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Infect Dis (Lond) ; : 1-6, 2021 Nov 16.
Article in English | MEDLINE | ID: covidwho-1517764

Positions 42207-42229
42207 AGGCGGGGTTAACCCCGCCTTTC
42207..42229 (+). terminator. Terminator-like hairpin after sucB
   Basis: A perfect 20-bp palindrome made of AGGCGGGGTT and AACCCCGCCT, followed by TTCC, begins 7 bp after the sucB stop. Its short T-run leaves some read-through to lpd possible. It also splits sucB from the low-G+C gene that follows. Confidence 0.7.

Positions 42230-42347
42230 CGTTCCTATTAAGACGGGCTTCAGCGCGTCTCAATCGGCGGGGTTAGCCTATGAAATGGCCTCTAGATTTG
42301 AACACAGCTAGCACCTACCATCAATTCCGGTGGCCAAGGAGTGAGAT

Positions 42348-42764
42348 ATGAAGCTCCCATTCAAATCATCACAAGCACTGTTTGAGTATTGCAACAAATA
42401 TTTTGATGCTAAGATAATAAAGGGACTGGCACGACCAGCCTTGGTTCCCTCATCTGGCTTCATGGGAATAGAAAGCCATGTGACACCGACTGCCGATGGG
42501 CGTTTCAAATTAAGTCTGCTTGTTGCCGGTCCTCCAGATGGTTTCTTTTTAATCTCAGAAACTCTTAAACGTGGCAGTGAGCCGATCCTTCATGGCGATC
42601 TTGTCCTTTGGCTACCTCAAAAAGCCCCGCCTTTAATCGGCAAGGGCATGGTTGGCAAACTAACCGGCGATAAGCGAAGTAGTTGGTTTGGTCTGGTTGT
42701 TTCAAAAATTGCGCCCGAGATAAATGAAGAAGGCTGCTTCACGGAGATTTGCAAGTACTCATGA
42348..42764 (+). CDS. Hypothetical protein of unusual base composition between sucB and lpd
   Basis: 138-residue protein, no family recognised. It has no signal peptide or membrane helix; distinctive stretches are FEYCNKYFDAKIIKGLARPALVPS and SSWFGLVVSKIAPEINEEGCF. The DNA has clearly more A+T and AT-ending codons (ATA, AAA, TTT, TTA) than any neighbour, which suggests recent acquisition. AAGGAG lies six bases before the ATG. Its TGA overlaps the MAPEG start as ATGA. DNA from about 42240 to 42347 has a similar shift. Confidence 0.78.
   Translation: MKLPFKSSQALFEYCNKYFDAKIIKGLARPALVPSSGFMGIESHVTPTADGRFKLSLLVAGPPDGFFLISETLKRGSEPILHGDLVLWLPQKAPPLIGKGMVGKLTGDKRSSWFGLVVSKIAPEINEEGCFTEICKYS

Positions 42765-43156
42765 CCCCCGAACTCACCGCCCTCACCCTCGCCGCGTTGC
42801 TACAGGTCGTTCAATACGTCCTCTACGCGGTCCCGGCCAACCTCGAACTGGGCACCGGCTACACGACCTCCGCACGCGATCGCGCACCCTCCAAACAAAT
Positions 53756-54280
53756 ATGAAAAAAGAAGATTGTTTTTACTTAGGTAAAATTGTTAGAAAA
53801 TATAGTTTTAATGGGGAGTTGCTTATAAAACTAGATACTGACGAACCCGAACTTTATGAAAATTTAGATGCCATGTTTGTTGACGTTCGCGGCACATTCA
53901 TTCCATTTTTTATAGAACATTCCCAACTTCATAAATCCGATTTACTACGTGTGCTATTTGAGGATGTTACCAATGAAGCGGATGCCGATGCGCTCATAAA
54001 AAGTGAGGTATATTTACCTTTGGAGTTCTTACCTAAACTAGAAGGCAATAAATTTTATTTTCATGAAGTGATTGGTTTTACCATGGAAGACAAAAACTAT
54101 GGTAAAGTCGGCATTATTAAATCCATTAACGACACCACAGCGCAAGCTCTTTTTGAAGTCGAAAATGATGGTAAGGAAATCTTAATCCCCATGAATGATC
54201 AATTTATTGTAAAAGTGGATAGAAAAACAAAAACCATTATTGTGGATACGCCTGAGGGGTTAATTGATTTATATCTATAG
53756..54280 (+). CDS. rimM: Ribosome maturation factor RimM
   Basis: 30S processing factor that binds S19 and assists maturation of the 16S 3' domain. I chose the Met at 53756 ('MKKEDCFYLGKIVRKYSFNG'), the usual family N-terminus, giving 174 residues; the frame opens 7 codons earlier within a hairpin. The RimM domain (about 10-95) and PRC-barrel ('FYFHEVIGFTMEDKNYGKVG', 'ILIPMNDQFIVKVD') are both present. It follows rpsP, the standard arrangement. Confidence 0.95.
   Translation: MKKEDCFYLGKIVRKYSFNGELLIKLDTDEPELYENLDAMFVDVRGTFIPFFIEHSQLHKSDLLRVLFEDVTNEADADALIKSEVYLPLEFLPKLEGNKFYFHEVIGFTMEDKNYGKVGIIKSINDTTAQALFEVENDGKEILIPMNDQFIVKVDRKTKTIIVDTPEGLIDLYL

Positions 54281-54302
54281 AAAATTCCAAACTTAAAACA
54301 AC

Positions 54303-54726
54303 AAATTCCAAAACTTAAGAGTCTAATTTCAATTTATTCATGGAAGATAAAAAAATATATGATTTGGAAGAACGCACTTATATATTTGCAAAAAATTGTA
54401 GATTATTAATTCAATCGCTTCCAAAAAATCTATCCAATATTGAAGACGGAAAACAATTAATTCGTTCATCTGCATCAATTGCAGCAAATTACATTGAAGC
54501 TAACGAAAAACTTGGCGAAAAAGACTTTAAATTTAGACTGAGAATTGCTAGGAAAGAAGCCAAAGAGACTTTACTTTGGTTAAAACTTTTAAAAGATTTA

BACKGROUND: Italy experienced SARS-CoV-2 spread during the second wave and the southern regions were severely affected. In this prospective study, we assessed the changes in SARS-CoV-2 seroprevalence rates in non-vaccinated blood donors to evaluate the spread of SARS-CoV-2 among healthy individuals in our geographical area. METHODS: 8,183 healthy blood donors visiting the Transfusion Centre at the University Hospital "Riuniti" of Foggia (Italy) to donate blood from May 2020 to March 2021 were tested twice for anti-SARS-CoV-2 antibodies by Ortho Clinical Diagnostics VITROS® 3600 through anti-SARS-CoV-2 Total and IgG reagent kit. None of the subjects had diagnosed symptomatic COVID-19 infection, and none had received vaccination. RESULTS: Overall, 516 out of 8,183 had antibodies to SARS-CoV-2 (total and IgG antibodies) (6.3%, 95% CI: 0.03-0.15%), 387 were male and 129 female. There was a significant increase of seropositive donors from May 2020 to March 2021 (p < .001). The difference in seroprevalence was significantly associated with age but not sex (2-sided p < .05 for age; 2-sided p ≥ .05 for sex) in both groups. CONCLUSIONS: Our study showed a significant increase in SARS-CoV-2 seroprevalence in blood donors and suggests that asymptomatic individuals might contribute to the spread of SARS-CoV-2. These results may contribute to revised containment measures, priorities in vaccine campaigns and monitoring of seroprevalence in public places like Transfusion Centres. Serologic testing of blood donors may be relevant to monitor SARS-CoV-2 circulation in the general population.